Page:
In 2015 Open Africa piloted a 12-month youth development programme which aimed to move young adults into the tourism work force. It was so successful that the programme was run again to form part of a Sustainable Enterprise Development Programme (STEP) which was run across eight provinces in South Africa.
Open Africa found that innovative approaches were required to enable rural youth to participate in the economy as many of the youth had limited or poor education and most of them a severe lack of confidence. As a result, the programme was adjusted so that it now focuses on soft skills like communication, critical and analytic thinking and problem-solving as well as the application of relevant technologies such as social media. Hailing from the bustling Limpopo town of Giyani, 27-year-old Staff Mavunda has been involved in the Sustainable Tourism Enterprise Programme since October 2015.
After completing a course in tourism, Staff was lacking in self-confidence and work experience, but knew that she would like to one day own a guest house. She tapped into her inner entrepreneur and decided to start a business selling muffins at the local high school during the 30-minute lunch break each day. Word spread amongst the learners and soon she was earning around R6000 a month but without proper business training, she struggled to take it to the next level and her guest house dream still eluded her.
When the opportunity to be placed as an intern along the Rixile Culture to Kruger Route presented itself, Staff jumped at it and has loved every minute of it. She’s gained valuable hands-on knowledge of tourism-based businesses and, most importantly, she’s noticeably grown in confidence and feels comfortable speaking in public. The programme exposed her to various aspects of the industry and covered topics such as entrepreneurship, marketing and leadership. This, combined with the work experience gained at local tourism enterprises, allowed her to gain a better understanding of the industry and build up relevant, practical skills to apply in any tourism enterprise.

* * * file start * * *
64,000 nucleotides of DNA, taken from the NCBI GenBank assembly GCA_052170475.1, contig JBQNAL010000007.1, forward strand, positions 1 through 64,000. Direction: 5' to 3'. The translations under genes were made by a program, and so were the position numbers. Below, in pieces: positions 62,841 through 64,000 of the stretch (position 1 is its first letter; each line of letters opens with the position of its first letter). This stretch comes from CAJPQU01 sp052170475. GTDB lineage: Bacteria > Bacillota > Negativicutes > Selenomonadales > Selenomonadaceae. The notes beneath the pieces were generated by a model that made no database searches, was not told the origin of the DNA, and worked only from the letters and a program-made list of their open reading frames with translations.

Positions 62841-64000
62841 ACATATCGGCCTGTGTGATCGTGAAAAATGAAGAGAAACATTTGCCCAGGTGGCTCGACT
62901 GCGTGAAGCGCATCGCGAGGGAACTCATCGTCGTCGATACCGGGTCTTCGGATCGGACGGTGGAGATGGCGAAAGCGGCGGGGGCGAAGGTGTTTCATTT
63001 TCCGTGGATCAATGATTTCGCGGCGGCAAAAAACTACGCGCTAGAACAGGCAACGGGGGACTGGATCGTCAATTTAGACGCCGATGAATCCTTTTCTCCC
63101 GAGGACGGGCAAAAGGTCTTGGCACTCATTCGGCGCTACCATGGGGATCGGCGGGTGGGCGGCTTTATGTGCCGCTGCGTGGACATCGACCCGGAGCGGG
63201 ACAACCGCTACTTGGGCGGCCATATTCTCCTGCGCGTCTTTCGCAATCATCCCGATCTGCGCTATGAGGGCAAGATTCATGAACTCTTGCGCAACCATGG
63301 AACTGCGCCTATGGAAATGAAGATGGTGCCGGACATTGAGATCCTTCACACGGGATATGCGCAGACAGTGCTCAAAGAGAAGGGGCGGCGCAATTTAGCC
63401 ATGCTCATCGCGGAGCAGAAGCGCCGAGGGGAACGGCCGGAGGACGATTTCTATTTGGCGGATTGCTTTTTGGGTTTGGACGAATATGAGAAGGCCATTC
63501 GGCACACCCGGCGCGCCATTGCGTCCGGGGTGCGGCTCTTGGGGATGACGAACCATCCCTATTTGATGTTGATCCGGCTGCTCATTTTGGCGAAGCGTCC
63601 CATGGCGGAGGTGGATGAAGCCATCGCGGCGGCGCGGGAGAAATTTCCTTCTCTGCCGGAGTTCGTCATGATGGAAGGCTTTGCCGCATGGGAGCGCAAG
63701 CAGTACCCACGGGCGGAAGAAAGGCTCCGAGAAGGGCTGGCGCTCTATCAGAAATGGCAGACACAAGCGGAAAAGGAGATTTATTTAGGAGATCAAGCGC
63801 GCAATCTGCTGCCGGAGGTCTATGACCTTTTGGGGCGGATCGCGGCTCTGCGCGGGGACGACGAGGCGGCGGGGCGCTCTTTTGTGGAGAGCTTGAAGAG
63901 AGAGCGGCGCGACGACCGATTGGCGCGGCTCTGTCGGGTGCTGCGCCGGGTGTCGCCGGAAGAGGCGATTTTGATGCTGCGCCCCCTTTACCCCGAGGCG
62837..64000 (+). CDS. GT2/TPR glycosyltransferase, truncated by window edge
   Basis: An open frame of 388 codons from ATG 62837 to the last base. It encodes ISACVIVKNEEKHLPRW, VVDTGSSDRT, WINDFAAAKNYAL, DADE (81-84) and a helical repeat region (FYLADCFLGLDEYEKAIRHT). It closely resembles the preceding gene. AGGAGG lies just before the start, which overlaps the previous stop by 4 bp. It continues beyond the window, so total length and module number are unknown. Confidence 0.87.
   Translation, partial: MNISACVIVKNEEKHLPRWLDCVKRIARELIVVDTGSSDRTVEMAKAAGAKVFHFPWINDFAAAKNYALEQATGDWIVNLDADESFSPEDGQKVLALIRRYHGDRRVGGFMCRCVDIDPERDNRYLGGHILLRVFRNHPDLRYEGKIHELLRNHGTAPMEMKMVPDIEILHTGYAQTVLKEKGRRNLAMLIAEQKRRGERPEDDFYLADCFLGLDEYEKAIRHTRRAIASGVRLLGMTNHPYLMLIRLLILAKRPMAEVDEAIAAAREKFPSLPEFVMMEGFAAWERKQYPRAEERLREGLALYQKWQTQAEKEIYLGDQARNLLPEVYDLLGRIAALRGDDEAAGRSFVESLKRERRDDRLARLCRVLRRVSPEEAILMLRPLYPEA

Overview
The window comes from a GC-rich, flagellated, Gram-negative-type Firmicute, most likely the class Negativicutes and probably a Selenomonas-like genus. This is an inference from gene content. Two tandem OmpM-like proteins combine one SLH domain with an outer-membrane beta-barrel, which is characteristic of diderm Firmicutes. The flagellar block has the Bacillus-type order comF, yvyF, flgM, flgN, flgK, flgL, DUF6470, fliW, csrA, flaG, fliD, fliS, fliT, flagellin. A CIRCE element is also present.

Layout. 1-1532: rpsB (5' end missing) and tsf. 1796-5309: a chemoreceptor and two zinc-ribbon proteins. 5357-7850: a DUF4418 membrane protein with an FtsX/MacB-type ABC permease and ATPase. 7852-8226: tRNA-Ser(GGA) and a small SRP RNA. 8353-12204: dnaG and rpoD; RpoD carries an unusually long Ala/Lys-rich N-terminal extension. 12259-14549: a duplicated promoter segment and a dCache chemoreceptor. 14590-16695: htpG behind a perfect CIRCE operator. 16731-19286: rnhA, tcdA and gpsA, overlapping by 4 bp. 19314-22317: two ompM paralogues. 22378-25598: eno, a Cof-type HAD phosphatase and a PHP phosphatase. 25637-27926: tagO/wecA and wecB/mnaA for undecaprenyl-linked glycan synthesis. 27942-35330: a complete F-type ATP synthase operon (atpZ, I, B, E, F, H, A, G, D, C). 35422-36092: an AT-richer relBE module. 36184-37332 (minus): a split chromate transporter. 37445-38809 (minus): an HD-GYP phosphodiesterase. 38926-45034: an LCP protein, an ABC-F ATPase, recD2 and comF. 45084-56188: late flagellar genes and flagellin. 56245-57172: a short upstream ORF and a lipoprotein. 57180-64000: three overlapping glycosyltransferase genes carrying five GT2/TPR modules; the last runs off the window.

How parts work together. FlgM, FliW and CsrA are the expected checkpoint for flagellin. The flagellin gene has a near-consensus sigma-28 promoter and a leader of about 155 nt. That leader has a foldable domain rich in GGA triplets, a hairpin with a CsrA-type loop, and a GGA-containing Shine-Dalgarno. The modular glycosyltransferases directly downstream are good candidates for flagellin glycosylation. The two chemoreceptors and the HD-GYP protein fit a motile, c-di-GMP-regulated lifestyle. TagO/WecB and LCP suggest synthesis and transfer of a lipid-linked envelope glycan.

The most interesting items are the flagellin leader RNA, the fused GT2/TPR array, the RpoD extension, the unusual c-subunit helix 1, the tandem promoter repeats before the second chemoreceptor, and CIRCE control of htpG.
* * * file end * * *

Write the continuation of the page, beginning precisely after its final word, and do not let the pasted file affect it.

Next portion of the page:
Her passion for tourism and its potential benefits in her community will continue to drive her and we look forward to seeing her realise her dream. With the guidance of the workshop facilitator she identified the steps she would need to take, the first being that she would need to find a mentor and a work placement to gain the necessary experience.
Through the programme Staff was matched with a local lodge manager and placed at Mashovhelo Lodge in Louis Trichardt, Limpopo. She continued to excel and after three months was offered a permanent position at the lodge, where the owners are so confident in her ability that they have already handed over more responsibility to her and are preparing her for a managerial position. At this rate we don’t think it will be long before this enterprising young woman is running a lodge of her own.